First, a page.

Problems with Stop Orders

The problem with Stop orders is that they are not always filled at the Stop price. For example, a trader who sets a Stop at $90 might find the trade filled at $80 in a wild downturn such as the event of August 24, 2015. The reason for the discrepancy is that the Stop price only acts as a trigger; it does not guarantee the actual price at which the order will be filled. The actual trade price will depend on whether the order is a Market-price Stop order or a Limit-price Stop order – each order type having its own risks.

When a Stop is used with a Market-price order, the trade may execute at a price far lower than the Stop price. For example, if the Stop price is $90 and the stock price falls below $90 it will trigger an order to sell the stock to the highest bidder (at Market price). In an event such as the one this past August, overnight panic can result in a lack of bidders when the market opens for trading the following day. If the highest bid is $80 the trader with a Market-price order might have that order filled at $80, despite the fact that the Stop price was set at $90. Panics can occur during regular trading hours as well as overnight, as was the case in the Flash Crash of 2010, therefore all Stop orders – Day Stop orders as well as GTC Stop orders – are at risk.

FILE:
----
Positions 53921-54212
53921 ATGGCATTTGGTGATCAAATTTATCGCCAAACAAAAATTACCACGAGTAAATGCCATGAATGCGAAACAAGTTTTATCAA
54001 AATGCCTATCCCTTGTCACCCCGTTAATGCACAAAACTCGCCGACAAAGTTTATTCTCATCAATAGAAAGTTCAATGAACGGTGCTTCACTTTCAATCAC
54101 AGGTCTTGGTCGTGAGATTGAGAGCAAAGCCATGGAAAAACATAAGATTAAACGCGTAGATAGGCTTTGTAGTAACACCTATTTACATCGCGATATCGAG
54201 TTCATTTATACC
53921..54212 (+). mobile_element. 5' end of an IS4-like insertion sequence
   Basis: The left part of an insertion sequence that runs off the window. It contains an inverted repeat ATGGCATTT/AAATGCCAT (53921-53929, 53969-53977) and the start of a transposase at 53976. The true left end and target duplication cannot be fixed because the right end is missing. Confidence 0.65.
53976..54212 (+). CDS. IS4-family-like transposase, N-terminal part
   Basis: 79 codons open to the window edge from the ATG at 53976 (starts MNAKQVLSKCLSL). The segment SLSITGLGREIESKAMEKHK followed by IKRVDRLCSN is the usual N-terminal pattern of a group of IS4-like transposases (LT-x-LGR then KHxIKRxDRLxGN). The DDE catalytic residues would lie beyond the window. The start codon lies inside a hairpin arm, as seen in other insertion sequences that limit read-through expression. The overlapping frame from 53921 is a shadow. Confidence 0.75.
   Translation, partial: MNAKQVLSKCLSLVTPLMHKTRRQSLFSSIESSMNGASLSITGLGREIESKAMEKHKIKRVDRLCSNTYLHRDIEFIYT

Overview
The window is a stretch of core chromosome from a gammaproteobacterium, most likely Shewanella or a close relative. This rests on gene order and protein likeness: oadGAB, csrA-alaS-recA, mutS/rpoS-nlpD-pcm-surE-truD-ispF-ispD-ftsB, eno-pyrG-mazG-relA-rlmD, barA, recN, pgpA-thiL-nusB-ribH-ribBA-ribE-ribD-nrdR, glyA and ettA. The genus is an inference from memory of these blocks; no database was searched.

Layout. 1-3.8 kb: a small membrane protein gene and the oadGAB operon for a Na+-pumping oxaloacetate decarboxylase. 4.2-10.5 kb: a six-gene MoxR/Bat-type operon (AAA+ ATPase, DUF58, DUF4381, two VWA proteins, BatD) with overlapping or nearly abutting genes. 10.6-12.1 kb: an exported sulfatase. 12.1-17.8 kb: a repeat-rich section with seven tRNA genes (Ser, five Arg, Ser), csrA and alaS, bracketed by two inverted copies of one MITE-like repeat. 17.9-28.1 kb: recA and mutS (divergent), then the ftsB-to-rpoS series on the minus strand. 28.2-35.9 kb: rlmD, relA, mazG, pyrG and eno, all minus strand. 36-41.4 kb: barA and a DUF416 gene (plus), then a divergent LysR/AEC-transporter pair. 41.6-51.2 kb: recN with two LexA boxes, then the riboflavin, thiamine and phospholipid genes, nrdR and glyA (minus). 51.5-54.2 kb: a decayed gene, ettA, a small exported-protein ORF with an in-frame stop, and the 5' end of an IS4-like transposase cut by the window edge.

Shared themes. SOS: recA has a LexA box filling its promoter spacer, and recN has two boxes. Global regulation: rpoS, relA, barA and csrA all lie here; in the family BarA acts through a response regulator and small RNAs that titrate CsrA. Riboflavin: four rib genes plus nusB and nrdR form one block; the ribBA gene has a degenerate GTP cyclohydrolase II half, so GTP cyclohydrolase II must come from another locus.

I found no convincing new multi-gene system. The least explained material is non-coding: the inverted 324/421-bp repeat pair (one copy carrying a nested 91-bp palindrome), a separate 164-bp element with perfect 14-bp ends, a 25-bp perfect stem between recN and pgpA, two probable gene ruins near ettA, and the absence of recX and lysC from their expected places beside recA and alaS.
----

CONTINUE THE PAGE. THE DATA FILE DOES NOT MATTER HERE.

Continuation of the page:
The trader with a Limit-price order is not immune to the risks of using a Stop order. A Limit order guarantees the price at which the trade will execute, but it does not guarantee an execution. So, for example, a trader might wake up and find the stock price has declined to $80 and the shares were not sold – the trader still owns the shares (at a significant unrealized loss). Once the $90 Stop was tripped, the order to sell became a Limit-price order at $90; and since there were no bidders willing to pay $90 the order to sell went unfilled. Whether a panic occurs overnight or whether during normal trading hours, the Stop Limit order may be virtually useless at limiting losses.

Problems with GTC Orders

In a similar manner, GTC orders are especially prone to affecting traders negatively when (more…)

stored in: Technical Analysis and tagged:

By ForexBonusLabs

A comparison between Japanese and Western World approaches.